Hi folks! So, as small as the tree in the photo appears, this is actually a 5 year old chestnut tree. Its just a seedling that I bought at TSC so who knows how long it will take and what quality the nuts will be. Surprisingly, i did get 2 chestnut hulls last year that had 3 nuts in each one but they were quite small. Hope it will improve over time!
Anyway, you can probably guess from the photos what I’m going to ask you all: Should I cut one of the two main limbs/trunks out. I know your first impulse will be to say yes, but lets please give it some serious thought! Obviously my fear is that one day in the distant future, the tree might split at the dividing point. Or perhaps one of the main “trunks” will eventually split and fall away.
But I have serious reservations about cutting one of these 2. For one thing, I’ll be removing basically 1/2 of the entire tree. Its taken 5 years just to get this much of a tree and I hate like heck to remove 1/2 of it. For another thing, in person it really looks like one of these two upward growing limbs is already starting to dominate and become the main trunk of the tree, while the other section really looks like its on its way to just being a big limb/scaffold. Third, if you look close, you may be able to tell that at one time there were actually THREE “trunks” growing up and I did cut one of them off about 2 years ago.
SO I’d love to keep this tree as it is for several reasons. But if you guys feel confident that its going to split on me someday, I’ll cut one of these off. Thanks in advance for any advice/guidance.
It looks like you have ample space to grow more chestnut trees. If you are concerned about the trunk splitting due to the weak “V” joint, I would also be concerned that it’s a strong possibility. An Ice storm or just an overload of fruit could precipitate that occurrence. If you review the video on utube for “successful chestnut air- layer” it’s a way of giving you a good excuse for severing the fork that you air- layer after this fall if you want to salvage the grow and start a new tree from the air layer. I have not air layered chestnut, but have done several other types.
I would cut the one on the right off if it was mine.
WOW!!! That is such a perfect solution to my concerns!!! As you seemed to pick up on from my rambling post about it, It was really killing me to cut away so much of my hard earned growth. If it was most other fruit trees I wouldn’t give it a thought- they would make up that growth in a single year. But HOLY COW has this chestnut grown slow!!! Its my first ever chestnut, so I don’t know if there is some environmental issue (shade, bad soil, micro climate, etc) or if all chestnuts grow this slow, but its taken 5 years to get that tree to the size a peach would have reached in 1-2 years. But yes, air layering would let me keep that hard earned growth, and also resolve my concerns about a future split. Would also give me a chance to try air layering. I actually posted here somewhere a few years ago saying how I rarely see anyone here showing air-layering projects but that I’d love to see some. Same thing is true today. I’ve seen less than a handful of air laying posts here EVER. But I have watched a lot of YT videos and it looks so neat. I’ll watch your video and very likely will give it a try. And I do have room for more and would love to have another. I actually have 2 other seedlings I bought last year but I could use a 4th.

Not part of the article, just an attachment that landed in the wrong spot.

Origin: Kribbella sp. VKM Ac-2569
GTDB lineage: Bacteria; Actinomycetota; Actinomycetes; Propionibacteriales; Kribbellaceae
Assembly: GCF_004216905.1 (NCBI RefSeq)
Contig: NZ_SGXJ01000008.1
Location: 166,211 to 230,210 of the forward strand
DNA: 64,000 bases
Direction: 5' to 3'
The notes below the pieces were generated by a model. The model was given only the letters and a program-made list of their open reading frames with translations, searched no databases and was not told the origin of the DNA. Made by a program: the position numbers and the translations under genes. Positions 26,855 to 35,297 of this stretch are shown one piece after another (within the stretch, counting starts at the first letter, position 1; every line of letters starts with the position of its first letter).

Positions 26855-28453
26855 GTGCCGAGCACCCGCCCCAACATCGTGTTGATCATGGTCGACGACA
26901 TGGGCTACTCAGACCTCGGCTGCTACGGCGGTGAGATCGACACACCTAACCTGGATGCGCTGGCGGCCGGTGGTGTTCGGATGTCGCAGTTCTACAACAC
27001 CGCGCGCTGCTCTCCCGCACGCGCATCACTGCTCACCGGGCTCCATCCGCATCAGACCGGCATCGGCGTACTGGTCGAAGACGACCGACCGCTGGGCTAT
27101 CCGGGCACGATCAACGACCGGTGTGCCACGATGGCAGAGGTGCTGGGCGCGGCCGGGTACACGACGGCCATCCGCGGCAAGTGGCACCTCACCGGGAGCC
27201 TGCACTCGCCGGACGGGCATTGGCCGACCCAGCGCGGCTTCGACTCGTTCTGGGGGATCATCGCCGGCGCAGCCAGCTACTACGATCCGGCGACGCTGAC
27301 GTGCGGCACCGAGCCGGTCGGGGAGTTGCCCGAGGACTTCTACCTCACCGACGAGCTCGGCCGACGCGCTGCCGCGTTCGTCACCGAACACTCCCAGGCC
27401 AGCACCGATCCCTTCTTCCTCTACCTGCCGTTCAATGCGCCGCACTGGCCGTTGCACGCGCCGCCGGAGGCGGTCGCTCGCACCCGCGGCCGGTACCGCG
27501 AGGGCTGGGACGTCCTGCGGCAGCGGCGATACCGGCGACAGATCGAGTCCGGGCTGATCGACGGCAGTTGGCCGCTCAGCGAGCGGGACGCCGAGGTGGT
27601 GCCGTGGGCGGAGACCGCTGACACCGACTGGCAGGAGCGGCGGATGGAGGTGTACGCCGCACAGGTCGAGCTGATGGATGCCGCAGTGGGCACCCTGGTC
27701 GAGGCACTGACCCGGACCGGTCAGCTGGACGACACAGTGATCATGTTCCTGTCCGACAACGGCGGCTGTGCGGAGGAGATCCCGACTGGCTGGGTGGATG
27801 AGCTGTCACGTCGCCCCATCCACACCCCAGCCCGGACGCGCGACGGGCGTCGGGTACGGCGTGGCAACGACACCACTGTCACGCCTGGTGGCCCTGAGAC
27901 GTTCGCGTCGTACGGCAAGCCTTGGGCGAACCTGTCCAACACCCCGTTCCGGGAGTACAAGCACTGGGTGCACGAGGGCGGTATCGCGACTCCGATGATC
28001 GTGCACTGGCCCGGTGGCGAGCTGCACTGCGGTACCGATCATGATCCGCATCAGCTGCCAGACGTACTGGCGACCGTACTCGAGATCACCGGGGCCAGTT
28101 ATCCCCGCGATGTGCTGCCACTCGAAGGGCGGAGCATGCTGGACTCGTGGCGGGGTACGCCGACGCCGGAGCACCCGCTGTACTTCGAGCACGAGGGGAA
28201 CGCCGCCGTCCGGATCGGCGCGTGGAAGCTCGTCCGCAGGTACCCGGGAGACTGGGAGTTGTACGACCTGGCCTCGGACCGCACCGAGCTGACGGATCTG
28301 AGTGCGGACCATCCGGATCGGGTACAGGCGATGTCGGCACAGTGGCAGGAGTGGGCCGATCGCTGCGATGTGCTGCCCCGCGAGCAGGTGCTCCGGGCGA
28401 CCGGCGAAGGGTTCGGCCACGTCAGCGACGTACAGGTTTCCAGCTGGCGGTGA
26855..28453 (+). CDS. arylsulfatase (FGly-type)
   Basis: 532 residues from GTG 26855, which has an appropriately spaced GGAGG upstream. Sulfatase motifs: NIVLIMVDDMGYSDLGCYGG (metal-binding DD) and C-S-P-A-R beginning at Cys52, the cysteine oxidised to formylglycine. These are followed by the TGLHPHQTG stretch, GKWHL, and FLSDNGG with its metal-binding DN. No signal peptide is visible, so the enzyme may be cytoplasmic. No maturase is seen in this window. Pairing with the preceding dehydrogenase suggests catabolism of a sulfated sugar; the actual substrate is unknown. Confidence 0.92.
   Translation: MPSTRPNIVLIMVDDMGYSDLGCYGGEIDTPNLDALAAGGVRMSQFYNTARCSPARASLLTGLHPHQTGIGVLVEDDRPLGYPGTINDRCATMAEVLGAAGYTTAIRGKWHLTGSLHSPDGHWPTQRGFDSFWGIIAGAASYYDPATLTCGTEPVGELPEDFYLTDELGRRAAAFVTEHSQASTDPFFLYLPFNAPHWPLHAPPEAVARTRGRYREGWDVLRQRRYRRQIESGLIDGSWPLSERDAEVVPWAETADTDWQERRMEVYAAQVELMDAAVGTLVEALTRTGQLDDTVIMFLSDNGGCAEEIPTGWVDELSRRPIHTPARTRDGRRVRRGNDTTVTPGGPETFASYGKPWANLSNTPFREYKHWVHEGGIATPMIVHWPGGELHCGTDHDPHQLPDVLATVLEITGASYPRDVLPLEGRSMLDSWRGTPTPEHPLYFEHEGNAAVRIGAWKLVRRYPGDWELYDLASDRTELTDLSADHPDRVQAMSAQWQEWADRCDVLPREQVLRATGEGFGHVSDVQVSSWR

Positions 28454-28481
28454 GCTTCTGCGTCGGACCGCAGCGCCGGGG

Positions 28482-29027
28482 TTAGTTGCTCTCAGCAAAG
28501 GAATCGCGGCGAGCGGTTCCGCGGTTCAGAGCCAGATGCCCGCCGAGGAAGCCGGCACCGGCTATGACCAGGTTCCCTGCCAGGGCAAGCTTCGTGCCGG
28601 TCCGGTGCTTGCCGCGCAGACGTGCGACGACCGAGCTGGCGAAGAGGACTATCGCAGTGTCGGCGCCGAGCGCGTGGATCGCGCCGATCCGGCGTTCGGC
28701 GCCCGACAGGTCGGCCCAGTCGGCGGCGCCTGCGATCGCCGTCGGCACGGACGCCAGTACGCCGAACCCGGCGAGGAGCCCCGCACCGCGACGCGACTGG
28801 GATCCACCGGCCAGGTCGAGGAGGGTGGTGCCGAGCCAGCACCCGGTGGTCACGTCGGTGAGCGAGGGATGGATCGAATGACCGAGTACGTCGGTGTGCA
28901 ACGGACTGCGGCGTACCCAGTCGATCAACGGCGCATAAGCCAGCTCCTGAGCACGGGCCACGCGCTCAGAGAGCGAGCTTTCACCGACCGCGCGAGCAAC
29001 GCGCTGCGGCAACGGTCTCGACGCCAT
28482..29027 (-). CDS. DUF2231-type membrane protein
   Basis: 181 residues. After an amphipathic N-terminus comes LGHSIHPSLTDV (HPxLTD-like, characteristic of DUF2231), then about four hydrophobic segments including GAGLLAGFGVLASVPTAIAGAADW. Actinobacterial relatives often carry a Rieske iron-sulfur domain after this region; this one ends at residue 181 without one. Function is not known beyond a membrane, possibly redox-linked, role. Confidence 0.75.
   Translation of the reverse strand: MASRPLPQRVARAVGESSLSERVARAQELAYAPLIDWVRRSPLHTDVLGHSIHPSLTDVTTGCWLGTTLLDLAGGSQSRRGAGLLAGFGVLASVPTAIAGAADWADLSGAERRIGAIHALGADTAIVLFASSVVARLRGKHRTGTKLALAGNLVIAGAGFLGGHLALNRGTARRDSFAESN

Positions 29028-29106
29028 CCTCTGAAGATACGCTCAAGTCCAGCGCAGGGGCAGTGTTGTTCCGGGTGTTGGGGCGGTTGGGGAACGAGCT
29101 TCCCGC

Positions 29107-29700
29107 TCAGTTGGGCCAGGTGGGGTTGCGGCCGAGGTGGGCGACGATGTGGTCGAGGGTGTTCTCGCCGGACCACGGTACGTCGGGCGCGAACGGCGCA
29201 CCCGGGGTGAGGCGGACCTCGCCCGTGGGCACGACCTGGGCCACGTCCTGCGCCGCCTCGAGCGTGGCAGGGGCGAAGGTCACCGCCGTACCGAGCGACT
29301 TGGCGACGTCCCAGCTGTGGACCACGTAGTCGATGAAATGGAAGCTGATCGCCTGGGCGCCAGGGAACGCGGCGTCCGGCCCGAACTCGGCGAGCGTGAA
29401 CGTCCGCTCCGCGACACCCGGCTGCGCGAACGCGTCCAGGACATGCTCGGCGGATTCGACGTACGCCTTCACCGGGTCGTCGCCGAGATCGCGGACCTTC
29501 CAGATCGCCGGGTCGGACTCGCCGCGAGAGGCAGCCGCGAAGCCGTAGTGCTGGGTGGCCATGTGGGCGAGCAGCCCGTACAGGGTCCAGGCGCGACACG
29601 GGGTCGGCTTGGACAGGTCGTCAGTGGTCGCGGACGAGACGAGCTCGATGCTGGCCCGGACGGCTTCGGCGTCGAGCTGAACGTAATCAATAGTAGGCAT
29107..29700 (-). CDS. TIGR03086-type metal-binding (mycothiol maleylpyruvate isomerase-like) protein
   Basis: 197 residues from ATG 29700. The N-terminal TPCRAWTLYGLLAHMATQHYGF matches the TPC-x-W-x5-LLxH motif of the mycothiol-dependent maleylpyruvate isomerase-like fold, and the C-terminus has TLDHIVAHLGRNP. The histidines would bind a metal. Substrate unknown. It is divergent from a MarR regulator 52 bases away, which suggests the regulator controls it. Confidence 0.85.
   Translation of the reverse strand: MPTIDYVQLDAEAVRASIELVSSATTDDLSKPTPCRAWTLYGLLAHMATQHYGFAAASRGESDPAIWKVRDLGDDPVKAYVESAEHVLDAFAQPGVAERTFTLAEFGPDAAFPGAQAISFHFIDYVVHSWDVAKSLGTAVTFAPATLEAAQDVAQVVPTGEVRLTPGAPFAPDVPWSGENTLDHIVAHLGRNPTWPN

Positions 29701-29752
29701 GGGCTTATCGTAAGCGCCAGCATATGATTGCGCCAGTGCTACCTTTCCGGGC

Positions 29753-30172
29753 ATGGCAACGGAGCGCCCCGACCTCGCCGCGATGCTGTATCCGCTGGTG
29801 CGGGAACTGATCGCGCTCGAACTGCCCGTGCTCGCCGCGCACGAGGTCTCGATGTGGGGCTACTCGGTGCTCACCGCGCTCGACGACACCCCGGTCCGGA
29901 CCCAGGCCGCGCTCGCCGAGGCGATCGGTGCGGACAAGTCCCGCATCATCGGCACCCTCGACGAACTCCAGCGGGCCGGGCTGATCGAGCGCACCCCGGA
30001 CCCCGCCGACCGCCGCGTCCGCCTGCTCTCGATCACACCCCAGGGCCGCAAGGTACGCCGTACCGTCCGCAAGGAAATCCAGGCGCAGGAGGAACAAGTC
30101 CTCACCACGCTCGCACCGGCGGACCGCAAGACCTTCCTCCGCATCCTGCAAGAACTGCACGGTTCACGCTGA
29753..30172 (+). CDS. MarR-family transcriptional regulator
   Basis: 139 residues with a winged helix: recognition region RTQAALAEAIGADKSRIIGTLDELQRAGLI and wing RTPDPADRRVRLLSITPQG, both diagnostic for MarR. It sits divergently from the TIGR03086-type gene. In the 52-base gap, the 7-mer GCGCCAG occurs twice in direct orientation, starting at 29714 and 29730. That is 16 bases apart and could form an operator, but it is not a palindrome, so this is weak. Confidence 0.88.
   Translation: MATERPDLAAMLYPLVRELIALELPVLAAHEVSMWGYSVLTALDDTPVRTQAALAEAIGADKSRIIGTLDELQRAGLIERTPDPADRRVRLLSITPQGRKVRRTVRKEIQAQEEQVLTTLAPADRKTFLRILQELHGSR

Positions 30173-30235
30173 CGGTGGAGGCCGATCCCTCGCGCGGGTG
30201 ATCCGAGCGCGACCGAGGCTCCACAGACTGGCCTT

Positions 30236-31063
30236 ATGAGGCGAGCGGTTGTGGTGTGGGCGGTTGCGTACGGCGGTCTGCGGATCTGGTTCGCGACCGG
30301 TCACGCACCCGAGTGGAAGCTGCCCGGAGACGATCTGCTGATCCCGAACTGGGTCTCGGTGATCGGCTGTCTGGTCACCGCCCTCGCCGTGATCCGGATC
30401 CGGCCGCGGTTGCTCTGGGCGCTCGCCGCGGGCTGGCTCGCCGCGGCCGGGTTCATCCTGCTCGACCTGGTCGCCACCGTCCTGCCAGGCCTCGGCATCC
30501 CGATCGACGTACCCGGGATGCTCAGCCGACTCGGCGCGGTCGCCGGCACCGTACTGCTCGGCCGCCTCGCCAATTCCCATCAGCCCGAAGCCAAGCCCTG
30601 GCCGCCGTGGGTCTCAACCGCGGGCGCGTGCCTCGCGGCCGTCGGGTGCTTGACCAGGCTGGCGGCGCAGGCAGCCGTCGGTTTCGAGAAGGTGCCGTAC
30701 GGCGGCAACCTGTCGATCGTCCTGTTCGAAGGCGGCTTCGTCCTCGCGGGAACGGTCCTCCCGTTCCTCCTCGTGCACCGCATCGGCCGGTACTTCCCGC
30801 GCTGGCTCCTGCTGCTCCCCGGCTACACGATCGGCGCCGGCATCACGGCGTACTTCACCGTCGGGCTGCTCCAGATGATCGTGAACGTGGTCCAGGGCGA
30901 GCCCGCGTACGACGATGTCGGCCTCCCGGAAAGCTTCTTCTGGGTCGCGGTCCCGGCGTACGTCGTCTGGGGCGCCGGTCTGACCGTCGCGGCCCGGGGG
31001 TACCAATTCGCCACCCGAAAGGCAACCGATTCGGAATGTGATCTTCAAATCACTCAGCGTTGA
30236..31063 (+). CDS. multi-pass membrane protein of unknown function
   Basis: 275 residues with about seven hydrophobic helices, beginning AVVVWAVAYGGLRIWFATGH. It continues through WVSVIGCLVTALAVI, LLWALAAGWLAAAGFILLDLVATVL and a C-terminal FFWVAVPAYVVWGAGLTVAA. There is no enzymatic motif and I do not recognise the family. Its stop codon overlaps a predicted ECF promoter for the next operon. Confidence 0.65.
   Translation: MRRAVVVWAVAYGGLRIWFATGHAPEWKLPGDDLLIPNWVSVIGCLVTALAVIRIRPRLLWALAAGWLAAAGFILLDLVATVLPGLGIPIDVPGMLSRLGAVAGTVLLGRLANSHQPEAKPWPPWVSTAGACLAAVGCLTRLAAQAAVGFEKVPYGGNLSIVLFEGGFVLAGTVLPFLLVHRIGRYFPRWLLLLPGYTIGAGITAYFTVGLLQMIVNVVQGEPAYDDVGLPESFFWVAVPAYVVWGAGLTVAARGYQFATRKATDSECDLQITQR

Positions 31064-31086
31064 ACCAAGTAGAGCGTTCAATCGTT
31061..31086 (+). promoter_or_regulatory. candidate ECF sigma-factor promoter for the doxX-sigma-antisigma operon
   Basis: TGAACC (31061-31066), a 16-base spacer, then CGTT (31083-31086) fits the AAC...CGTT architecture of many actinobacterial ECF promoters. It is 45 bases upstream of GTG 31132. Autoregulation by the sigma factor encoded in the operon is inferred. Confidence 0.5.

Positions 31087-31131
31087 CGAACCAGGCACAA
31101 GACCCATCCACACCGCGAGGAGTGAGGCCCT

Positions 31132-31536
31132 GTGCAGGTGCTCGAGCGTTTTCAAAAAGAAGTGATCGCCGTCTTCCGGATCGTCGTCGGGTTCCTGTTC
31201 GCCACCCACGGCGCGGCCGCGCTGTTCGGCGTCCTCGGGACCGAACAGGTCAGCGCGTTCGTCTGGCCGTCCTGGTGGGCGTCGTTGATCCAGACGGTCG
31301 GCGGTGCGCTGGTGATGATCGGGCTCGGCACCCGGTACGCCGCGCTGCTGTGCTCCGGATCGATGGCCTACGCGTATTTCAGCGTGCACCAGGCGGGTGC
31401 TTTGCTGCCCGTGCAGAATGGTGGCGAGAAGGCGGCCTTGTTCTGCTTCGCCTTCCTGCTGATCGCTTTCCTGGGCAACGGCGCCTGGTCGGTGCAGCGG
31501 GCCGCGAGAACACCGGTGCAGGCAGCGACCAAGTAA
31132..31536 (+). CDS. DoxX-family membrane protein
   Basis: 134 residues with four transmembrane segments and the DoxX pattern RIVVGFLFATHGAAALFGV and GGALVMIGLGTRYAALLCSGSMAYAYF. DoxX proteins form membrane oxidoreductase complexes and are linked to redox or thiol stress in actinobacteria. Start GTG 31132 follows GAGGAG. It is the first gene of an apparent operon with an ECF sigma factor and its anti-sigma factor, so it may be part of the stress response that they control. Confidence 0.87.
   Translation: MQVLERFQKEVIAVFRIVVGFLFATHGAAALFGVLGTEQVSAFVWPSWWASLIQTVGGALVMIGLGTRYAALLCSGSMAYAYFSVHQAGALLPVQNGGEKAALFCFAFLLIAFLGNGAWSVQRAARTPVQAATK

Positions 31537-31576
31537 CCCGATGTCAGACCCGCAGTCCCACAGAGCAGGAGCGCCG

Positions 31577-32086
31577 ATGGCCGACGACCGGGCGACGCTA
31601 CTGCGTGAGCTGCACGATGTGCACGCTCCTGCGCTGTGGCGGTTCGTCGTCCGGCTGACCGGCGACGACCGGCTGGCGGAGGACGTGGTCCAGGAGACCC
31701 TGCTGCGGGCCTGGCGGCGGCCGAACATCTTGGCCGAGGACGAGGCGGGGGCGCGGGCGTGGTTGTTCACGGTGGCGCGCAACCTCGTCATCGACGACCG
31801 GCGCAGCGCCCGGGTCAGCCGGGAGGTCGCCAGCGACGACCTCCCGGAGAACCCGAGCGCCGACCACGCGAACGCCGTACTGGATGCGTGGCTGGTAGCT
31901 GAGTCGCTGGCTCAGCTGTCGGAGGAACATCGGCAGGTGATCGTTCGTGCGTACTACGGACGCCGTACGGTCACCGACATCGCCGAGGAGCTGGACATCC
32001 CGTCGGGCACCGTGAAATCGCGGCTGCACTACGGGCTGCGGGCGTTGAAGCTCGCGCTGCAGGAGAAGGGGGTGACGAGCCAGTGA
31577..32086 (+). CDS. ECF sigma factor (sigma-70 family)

I got into chestnuts because I wanted some large shade trees for my front yard, and you know I couldn’t just plant a regular non-bearing shade tree! haha. Chestnuts and Pecans seemed like a good way to get some nice sized trees that actually produce something I’d enjoy. But both grow fairly slowly in my limited experience.
Thanks also to Neil @BluegrassEats . Your confirmation of my thoughts help convince me that even if it hurts, this tree needs to be a single trunk. Thanks!
Chestnuts also like acidic soil so maybe check that as well maybe that explains slow growth.
When I have a competing trunk that I neither want to keep nor completely remove I simply shorten it so that the preferred trunk becomes dominant while the competitor becomes reduced to branch status.
Now that is a fascinating suggestion that I honestly had considered but had no idea if anyone had done that and/or if it would work.
This is why I love GF. org : I always get so many great answer. My problem now is deciding which one to use! ha. Thanks again, EVERYONE, for taking the time to try and help me out!
And if it does have small boring nuts, you can always graft something better on it.
I’ve found the actual size of a chestnut is far less important than ease of peeling .
My personal order of priority for actual chestnut quality follows:
#1: ease of peeling
#4: nut size
Easy peeling is pretty easy to find. Flavor is a little harder.